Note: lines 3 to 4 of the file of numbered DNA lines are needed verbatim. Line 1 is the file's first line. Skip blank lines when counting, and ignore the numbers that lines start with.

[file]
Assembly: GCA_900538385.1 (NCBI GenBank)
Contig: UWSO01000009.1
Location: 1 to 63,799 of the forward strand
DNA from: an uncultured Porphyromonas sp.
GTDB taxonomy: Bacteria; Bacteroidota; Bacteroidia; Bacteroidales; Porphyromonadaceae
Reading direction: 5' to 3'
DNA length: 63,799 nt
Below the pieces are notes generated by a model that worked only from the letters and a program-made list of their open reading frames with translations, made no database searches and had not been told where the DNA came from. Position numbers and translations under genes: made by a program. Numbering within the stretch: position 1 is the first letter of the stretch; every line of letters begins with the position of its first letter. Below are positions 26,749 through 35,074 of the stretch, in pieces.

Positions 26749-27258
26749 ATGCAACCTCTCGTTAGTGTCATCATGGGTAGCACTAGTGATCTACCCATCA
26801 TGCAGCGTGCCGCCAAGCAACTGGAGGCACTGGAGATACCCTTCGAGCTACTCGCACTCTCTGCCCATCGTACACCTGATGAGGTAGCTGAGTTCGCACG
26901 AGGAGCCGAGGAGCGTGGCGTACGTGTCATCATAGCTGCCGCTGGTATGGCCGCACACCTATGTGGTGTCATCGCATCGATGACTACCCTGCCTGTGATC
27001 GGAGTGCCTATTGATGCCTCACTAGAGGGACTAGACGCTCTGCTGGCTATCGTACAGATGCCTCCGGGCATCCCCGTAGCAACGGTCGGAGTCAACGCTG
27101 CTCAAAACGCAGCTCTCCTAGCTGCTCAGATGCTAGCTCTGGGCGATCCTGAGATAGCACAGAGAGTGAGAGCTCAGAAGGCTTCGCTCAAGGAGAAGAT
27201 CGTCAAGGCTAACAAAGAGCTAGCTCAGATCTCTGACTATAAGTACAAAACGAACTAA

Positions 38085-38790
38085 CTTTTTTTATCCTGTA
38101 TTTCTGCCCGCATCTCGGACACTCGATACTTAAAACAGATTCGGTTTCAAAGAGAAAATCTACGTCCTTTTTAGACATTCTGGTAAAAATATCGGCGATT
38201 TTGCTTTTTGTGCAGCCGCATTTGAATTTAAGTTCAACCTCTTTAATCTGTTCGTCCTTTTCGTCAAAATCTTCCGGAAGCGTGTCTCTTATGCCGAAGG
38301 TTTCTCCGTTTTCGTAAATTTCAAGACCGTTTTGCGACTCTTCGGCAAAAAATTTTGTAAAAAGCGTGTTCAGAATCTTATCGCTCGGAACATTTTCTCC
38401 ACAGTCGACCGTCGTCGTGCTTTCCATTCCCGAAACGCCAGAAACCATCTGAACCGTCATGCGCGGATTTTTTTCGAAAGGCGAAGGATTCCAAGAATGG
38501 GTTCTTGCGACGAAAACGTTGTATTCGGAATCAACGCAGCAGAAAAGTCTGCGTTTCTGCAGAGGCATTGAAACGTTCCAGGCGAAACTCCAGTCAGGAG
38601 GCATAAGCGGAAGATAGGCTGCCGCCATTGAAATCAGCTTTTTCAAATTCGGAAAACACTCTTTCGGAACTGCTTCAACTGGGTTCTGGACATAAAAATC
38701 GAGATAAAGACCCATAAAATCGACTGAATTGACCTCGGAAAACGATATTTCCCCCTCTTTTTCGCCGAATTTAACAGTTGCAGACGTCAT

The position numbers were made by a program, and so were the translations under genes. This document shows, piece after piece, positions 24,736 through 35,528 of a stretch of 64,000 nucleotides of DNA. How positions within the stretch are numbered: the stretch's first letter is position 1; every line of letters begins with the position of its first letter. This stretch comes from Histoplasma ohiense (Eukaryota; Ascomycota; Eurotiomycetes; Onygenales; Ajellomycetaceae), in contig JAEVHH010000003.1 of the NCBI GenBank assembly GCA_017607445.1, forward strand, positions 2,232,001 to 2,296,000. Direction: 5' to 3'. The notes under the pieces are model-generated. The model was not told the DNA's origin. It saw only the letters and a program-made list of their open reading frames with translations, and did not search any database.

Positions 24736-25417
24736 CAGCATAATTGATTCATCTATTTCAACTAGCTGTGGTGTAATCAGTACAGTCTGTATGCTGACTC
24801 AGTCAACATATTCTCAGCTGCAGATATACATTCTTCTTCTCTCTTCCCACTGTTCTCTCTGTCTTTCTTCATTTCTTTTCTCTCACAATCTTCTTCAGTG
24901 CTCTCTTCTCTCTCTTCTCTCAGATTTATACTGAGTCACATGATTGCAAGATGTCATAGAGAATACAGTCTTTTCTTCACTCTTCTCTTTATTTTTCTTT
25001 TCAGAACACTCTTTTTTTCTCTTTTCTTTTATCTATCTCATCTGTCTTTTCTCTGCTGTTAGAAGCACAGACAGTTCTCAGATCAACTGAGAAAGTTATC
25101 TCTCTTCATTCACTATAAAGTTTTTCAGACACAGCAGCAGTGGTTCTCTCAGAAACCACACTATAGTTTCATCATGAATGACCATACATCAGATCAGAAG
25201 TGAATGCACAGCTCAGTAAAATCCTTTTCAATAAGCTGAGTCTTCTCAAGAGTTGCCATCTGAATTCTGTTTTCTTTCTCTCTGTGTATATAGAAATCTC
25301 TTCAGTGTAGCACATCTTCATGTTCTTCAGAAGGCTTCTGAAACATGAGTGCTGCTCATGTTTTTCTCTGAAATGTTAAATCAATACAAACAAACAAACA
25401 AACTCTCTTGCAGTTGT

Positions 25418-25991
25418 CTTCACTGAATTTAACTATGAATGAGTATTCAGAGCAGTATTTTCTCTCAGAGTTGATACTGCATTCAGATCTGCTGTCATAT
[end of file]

Location: 1 to 63,799 of the forward strand
DNA from: an uncultured Porphyromonas sp.